Statement on Intellectual Property
This statement (.pdf) is a draft version issued for public comment. Please send your comments to Aaron Nisenson, AAUP senior counsel, by November 15. After comments are received, it may be revised and will be submitted for approval to the AAUP’s national Council.
Defending the Freedom to Innovate: Faculty Intellectual Property Rights After Stanford v. Roche
This report on intellectual property, Defending the Freedom to Innovate: Faculty Intellectual Property (IP) Rights After Stanford v. Roche, is also a draft published here for comment. You are invited to send any observations or corrections by December 13 to Aaron Nisenson, AAUP senior counsel. The report was drafted by an ad hoc committee chaired by Cary Nelson, AAUP president from 2006-2012, and was approved for publication by the AAUP’s Committee on Academic Freedom and Tenure. After revision as appropriate, the final version of the report will be published in the 2014 issue of the AAUP Bulletin.
Recommended Principles to Guide Academy-Industry Relationships
Recommended Principles to Guide Academy-Industry Relationships is a 368-page report to be published in book form by the AAUP Foundation in January 2014. The book's "Summary of Recommendations" is available here. A draft version was published online for comment in June 2012. It was extensively revised for publication as a book. The 2012 draft is thus no longer appropriate for quotation or guidance. The full book includes detailed discussion of the eleven IP principles in the report, as well as extensive documentation of the relevant scholarship. Faculty and administrators interested in adopting our recommendations will benefit from consulting the published book.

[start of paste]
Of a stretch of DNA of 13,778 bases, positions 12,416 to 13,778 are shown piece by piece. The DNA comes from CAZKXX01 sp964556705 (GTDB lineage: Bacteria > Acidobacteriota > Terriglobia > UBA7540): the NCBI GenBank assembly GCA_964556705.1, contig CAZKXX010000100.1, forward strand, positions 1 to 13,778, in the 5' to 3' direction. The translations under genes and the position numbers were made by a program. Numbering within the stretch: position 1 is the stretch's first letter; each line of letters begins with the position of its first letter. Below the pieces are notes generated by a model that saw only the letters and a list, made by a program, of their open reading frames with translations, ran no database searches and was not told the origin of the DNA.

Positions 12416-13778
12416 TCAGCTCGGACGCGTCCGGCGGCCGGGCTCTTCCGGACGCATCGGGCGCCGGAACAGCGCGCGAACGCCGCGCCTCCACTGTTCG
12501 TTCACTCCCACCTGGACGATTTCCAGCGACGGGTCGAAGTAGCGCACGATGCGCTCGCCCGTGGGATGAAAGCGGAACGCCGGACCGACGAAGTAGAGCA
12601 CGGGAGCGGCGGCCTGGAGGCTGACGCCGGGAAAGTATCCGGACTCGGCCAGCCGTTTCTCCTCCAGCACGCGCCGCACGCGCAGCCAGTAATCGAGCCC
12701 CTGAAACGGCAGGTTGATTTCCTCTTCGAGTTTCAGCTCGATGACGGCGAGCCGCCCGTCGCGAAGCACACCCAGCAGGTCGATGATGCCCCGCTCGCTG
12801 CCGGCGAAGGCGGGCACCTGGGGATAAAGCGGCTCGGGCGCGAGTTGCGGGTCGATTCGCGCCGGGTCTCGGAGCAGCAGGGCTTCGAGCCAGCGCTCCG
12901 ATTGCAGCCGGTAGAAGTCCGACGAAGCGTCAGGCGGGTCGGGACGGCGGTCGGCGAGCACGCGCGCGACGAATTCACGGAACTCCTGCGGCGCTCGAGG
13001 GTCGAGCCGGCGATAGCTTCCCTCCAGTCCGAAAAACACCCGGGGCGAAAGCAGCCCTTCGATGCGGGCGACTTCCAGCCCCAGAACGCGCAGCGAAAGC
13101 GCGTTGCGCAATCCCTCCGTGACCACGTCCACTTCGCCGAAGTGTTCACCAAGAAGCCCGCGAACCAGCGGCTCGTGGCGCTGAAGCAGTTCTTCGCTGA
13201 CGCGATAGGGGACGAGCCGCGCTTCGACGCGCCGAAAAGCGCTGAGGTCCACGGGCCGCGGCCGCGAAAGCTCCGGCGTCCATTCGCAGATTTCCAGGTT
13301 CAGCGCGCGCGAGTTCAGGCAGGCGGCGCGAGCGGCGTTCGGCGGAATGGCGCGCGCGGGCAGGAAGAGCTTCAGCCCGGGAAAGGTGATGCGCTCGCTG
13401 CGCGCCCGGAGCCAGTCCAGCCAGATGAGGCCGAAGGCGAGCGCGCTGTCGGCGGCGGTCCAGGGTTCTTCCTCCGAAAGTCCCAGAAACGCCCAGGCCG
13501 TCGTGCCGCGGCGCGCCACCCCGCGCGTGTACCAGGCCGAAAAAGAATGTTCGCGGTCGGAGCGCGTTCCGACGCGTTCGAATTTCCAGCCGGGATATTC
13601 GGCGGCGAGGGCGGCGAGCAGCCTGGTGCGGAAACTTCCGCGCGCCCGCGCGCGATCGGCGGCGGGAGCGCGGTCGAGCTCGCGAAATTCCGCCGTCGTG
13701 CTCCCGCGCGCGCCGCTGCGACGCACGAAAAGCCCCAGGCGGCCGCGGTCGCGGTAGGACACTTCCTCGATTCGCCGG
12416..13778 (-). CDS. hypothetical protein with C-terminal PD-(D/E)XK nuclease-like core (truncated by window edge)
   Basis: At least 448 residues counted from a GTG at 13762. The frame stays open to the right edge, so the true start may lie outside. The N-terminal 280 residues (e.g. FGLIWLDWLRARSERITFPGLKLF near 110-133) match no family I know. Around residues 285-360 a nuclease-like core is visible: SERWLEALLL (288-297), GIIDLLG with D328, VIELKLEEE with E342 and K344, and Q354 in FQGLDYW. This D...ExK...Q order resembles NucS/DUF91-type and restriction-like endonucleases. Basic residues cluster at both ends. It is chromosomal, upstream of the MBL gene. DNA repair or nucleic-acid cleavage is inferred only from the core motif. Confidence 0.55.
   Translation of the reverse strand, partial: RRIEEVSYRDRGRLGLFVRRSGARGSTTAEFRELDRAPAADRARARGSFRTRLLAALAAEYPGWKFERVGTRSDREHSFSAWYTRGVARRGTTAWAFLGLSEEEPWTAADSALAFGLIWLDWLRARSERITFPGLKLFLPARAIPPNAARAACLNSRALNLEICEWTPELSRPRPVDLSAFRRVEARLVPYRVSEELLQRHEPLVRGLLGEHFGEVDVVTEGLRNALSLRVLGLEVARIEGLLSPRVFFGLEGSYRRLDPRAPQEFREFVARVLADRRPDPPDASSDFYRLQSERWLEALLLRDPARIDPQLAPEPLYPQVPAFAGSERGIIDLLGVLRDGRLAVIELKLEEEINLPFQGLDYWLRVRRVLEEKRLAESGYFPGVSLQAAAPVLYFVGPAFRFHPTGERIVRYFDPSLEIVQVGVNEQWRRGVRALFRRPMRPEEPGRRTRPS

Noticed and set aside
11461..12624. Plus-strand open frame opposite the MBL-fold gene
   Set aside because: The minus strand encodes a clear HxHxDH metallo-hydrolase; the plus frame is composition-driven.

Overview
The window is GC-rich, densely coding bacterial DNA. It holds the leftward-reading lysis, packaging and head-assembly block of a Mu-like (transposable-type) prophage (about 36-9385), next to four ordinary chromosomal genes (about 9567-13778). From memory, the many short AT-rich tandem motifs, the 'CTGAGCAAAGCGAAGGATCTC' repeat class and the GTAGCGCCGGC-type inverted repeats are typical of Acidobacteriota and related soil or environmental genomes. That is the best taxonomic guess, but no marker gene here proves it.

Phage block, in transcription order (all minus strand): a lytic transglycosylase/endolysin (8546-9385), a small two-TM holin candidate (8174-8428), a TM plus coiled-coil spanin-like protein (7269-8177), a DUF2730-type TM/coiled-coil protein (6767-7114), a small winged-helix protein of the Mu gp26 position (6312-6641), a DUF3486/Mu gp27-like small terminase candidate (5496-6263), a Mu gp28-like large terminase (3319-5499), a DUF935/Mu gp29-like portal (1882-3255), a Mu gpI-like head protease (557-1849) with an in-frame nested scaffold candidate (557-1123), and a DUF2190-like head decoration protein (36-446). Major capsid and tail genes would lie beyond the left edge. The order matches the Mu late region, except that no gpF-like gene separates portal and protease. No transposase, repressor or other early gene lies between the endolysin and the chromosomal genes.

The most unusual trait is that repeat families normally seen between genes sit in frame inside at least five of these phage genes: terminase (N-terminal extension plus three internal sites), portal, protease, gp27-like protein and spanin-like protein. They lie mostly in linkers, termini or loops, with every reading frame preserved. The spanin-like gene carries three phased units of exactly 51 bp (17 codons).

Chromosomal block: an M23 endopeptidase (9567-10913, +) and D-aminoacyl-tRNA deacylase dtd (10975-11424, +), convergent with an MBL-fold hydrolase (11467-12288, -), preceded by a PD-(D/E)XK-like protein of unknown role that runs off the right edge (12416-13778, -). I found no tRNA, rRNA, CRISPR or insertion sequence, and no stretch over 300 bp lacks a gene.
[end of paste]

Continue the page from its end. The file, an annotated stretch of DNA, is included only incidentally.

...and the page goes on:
Redbook Statements on Copyright and Distance Education
Additionally, see the AAUP’s Statement on Copyright and Statement on Distance Education, two important policy statements included in the tenth (2006) edition of AAUP Policy Documents & Reports, popularly known as the Redbook. The Redbook includes both our recommended policies and those policies that we seek to enforce through selective investigations, reports, and censure or sanction decisions recommended by the national Council and carried out by the AAUP’s annual meeting.
AAUP Case Letters on Intellectual Property Issues
Provided are three recent AAUP letters addressing intellectual property issues at Stanford, University of California, Santa Cruz, and the University of Chicago. AAUP case letters grow out of requests for assistance coming from individual faculty member(s). When faculty members confront administrative decisions that compromise their academic freedom, they often ask the AAUP national staff and leadership for assistance. After determining whether the complaint appears to implicate our policies, we routinely request the faculty member(s) to supply copies of all relevant letters, emails, and local policy statements. A letter detailing our concerns, referencing our policies, inviting an administration response, and requesting redress for the faculty member (conditional on receiving additional information from the administration) may follow. These three letters represent ongoing cases that may require further action on our part. They are reprinted here with the permission of the faculty members who requested our assistance.